High Prussian dialect
|Native to||Poland, Germany|
|Region||East Prussia, diaspora in Germany.|
German dialects about 1910, High Prussian (Hochpreußisch) marked in the northeast
High Prussian (German: Hochpreußisch) is the group of East Central German dialects in former East Prussia, in present-day Warmian-Masurian Voivodeship, Poland. High Prussian developed in the 13th–15th centuries, brought in by German settlers mainly from Silesia and Thuringia, and was influenced by the Baltic Old Prussian language.
High Prussian dialects were mostly spoken in the Catholic region of Warmia and the adjacent East Prussian Oberland region beyond the Passarge River in the west (around Preußisch Holland and Mohrungen), subdivided into Breslausch (from Silesian Breslau) and Oberländisch. They were separated from the Low Prussian dialect area by the Benrath line isogloss in the west, north and east; in the south they bordered on the Polish Masurian dialect region.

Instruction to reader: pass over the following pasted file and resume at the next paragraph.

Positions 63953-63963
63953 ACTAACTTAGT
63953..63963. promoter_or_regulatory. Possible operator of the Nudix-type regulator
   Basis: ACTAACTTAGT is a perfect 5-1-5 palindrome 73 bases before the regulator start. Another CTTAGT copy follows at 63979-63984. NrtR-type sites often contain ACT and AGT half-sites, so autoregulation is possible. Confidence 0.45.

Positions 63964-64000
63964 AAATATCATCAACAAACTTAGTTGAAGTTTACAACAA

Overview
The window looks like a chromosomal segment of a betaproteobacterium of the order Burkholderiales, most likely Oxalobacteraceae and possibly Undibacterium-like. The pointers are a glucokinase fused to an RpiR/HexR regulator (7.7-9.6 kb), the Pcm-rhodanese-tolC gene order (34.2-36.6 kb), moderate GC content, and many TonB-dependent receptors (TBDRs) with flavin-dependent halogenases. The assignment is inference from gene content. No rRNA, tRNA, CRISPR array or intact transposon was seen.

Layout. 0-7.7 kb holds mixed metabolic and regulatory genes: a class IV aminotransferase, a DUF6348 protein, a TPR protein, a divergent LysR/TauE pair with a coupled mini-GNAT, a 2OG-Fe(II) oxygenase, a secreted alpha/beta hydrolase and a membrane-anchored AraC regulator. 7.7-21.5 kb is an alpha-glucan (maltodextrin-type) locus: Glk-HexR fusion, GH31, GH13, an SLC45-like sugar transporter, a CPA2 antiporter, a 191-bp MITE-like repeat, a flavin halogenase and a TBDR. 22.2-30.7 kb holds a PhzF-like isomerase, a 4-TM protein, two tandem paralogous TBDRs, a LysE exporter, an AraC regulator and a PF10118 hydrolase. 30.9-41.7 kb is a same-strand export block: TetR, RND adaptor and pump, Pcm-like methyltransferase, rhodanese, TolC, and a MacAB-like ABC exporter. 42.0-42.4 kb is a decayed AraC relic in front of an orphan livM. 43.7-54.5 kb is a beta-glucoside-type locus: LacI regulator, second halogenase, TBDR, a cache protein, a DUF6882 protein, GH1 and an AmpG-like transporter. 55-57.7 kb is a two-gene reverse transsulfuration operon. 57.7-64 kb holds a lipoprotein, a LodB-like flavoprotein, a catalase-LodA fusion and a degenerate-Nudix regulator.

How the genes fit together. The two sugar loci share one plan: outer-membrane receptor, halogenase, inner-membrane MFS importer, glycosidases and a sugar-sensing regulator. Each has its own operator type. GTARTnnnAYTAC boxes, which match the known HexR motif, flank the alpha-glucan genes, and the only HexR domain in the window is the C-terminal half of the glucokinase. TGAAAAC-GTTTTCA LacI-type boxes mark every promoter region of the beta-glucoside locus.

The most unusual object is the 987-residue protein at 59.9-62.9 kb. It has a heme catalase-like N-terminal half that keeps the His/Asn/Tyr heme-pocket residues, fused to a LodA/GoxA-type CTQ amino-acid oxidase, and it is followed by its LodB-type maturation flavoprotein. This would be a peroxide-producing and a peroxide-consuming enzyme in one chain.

Like Silesian German, High Prussian is moribund due to the evacuation and expulsion of the German-speaking population from the Province of East Prussia during and after World War II. The dialect has few remaining speakers today.
- Map of German dialects in 1897 (German)
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